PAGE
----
The advancement in computing and storage capabilities of modern computational clusters fosters use of novel statistical techniques in machine learning and deep networks. Such data-driven techniques allow one to learn model features and characteristics that are difficult for mathematical methods alone to reveal. Many computational methods achieve model and complexity discovery using methods that lie at the nexus of mathematical, statistical, and computational disciplines. Statistical methods often employ “big data” approaches that glean predictive capability from diverse and enormous databases of information. Emerging methods in machine learning and deep networks can provide impressive results. This workshop gathers researchers at the frontier of large-scale statistical computation, data science, tensor decompositions and approximations, and data-driven model learning, to focus on modern challenges that use data to reduce complexity of models.

##### Organizing Committee

- Lexin Li
- Youssef Marzouk
- Shari Moskow
- Benjamin Peherstorfer
- Abel Rodriguez
- Daniele Venturi
- Rachel Ward

##### Variable Precision in Mathematical and Scientific Computing

May 6 - 8, 2020

From its introduction in the 1980s, the IEEE-754 standard for floating-point arithmetic has ably served a wide range of scientists and engineers. Even today, the vast majority of numerical computations employ either IEEE single or IEEE double, typically one or the other exclusively in a single application. However, recent developments have exhibited the need for a broader range of precision levels, and a varying level of precision within a single application. There are clear performance advantages to a variable precision framework: faster processing, better cache utilization, lower memory usage, and lower long-term data storage. But effective usage of variable precision requires a more sophisticated mathematical framework, together with corresponding software tools and diagnostic facilities.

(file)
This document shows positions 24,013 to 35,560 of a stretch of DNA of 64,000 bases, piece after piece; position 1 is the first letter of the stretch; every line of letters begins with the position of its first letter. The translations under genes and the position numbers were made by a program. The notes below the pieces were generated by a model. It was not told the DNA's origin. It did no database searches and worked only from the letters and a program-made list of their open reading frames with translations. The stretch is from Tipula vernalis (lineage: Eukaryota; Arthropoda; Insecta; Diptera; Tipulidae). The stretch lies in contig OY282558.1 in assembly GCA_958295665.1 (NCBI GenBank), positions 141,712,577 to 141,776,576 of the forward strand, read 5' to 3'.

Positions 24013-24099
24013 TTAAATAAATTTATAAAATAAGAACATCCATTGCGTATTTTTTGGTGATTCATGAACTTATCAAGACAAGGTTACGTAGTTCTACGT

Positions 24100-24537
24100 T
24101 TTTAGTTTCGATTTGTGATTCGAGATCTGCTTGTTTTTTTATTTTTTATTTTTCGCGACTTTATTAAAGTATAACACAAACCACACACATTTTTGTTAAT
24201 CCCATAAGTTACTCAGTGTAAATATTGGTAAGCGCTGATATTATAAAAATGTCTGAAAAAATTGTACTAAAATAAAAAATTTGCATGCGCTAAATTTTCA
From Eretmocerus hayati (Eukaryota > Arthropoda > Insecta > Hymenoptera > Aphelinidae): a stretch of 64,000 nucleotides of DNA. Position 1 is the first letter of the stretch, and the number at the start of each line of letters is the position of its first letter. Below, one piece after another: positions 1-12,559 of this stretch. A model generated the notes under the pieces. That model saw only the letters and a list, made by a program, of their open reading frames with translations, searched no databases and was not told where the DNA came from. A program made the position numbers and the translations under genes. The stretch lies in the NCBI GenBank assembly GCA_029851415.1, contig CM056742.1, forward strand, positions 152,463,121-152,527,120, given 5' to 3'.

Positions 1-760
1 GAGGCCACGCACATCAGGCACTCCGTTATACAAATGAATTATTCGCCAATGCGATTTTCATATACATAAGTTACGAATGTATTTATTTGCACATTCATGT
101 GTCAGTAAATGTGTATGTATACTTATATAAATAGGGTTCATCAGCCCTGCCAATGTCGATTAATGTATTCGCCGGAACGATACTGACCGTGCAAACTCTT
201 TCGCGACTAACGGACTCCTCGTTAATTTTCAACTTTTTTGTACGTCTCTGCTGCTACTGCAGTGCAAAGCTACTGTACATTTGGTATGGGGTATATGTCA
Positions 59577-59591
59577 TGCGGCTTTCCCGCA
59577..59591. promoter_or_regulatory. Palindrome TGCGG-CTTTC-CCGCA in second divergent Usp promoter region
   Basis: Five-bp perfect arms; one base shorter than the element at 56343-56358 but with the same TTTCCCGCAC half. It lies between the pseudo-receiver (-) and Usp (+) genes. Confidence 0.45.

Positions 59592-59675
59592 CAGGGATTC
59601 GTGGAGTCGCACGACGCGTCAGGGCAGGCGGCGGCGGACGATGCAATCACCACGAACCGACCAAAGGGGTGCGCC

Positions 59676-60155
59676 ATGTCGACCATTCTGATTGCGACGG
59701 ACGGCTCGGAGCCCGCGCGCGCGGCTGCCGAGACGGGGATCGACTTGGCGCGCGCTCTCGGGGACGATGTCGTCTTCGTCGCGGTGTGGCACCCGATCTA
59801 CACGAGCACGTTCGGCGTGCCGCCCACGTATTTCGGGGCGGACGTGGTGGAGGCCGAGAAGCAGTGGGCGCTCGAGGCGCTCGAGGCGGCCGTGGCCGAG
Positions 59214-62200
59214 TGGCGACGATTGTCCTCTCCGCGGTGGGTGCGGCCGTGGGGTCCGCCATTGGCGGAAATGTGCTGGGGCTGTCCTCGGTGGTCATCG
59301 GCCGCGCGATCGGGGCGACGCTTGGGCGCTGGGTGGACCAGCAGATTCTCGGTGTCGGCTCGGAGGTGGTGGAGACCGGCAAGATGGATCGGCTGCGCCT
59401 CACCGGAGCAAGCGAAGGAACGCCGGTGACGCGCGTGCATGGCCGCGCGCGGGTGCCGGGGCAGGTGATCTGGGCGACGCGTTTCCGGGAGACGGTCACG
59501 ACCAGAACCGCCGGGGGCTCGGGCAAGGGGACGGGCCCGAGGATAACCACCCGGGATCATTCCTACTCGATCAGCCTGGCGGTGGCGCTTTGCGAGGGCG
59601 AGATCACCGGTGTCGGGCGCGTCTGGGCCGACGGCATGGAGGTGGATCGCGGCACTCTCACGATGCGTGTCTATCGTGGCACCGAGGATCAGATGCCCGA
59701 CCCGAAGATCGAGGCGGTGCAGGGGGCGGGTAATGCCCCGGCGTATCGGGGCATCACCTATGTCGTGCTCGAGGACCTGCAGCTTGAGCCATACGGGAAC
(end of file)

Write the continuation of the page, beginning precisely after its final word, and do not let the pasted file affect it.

At the low end, the explosive rise of graphics, artificial intelligence, and machine learning has underscored the utility of reduced precision levels. Accordingly, an IEEE 16-bit "half"... (more)